Lord Libor was the name allegedly given by his peers to a Briton called Colin Goodman, a former cash broker for ICAP, the UK interdealer broker. In September 2013, Mr Goodman, along with former colleagues Darrell Read and Daniel Wilkinson were charged with three criminal counts of wire fraud and conspiracy by the US Department of Justice relating to Libor manipulation.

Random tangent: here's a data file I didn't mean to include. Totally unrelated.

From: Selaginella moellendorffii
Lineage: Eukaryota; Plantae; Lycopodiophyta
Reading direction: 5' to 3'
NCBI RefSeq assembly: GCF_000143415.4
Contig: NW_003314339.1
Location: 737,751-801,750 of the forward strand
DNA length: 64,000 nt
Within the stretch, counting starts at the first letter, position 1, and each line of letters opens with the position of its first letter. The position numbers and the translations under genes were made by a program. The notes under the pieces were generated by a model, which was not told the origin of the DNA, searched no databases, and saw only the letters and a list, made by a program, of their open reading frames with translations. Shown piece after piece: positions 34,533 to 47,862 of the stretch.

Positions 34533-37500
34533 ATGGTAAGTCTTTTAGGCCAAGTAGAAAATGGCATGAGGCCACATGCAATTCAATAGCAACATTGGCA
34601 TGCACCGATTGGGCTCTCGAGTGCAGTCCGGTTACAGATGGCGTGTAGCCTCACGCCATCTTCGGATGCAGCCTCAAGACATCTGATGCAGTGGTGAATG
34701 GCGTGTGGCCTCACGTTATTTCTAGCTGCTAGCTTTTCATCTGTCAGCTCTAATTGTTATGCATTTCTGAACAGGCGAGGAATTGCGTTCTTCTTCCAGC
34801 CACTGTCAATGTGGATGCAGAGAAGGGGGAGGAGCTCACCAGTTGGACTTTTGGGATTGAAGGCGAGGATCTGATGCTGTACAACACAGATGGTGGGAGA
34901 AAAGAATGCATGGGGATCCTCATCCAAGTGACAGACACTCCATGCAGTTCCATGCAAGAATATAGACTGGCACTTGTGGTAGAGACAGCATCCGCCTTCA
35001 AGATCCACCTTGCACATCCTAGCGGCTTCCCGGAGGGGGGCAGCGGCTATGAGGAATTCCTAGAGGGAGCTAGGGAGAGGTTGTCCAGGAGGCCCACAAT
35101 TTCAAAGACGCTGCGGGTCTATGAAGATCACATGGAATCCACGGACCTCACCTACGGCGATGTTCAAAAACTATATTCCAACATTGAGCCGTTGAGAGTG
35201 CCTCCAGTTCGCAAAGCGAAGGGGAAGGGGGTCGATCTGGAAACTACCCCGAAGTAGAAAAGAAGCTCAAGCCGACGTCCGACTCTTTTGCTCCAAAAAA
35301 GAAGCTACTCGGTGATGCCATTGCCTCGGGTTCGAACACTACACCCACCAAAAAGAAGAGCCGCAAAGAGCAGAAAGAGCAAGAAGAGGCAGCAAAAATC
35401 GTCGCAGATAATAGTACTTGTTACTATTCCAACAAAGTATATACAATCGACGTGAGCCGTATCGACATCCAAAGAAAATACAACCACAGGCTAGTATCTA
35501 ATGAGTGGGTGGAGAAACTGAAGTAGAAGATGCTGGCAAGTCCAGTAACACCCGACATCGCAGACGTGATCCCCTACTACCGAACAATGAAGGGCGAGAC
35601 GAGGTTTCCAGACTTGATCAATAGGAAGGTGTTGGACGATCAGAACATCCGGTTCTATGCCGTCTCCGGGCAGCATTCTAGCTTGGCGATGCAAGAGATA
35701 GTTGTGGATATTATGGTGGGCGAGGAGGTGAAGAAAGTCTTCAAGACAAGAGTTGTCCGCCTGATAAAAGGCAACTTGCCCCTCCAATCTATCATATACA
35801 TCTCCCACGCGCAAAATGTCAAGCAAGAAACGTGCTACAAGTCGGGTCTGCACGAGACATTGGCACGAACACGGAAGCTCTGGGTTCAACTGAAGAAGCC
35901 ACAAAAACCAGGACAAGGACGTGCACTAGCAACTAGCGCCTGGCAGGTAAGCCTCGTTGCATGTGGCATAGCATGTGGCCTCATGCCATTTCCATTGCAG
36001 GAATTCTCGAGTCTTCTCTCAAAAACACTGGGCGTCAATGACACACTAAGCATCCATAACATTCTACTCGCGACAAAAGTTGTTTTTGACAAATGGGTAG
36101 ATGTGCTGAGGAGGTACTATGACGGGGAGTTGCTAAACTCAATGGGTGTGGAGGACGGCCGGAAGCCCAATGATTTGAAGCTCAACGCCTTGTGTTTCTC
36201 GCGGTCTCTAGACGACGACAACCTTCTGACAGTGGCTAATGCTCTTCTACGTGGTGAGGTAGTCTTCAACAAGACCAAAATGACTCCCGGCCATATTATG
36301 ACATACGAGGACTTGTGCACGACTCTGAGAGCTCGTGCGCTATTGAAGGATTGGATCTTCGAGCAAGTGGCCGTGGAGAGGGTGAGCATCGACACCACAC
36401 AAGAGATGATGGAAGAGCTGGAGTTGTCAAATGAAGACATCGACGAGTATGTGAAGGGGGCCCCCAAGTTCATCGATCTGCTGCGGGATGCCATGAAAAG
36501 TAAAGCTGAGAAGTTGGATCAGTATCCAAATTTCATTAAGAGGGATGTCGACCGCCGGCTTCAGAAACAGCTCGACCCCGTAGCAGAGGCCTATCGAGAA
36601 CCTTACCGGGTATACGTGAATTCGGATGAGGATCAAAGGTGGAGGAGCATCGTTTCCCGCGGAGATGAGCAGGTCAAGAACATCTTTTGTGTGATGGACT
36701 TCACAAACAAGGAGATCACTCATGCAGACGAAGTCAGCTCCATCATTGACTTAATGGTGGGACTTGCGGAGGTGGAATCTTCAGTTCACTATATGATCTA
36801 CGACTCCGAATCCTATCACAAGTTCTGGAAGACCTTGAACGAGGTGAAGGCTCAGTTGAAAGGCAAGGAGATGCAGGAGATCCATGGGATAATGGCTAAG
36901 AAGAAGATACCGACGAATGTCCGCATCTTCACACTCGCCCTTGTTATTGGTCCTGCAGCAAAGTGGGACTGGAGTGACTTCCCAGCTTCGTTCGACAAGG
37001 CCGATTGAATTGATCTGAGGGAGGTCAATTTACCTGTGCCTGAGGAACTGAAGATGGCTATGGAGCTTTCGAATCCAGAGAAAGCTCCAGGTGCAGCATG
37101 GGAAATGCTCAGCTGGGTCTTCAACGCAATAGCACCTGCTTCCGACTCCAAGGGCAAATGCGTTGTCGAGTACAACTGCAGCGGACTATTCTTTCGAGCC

In September 2013, ICAP agreed to pay £55m to US and UK regulators to settle allegations that some of its employees, including Lord Libor, were the conduit by which yen Libor rates were manipulated around the world. But the DoJ also filed criminal charges alleging that Mr Goodman, at Mr Read and Mr Wilkinson's behest, altered his forecasts in line with rates that would be favourable to a then-UBS-trader's positions. The UK's Serious Fraud Office had its own investigation ongoing into Libor manipulation. The lawyer for Mr Wilkinson said the accused were in the unusual position of actually wanting the SFO to prosecute them in the UK to avoid being extradited to the US.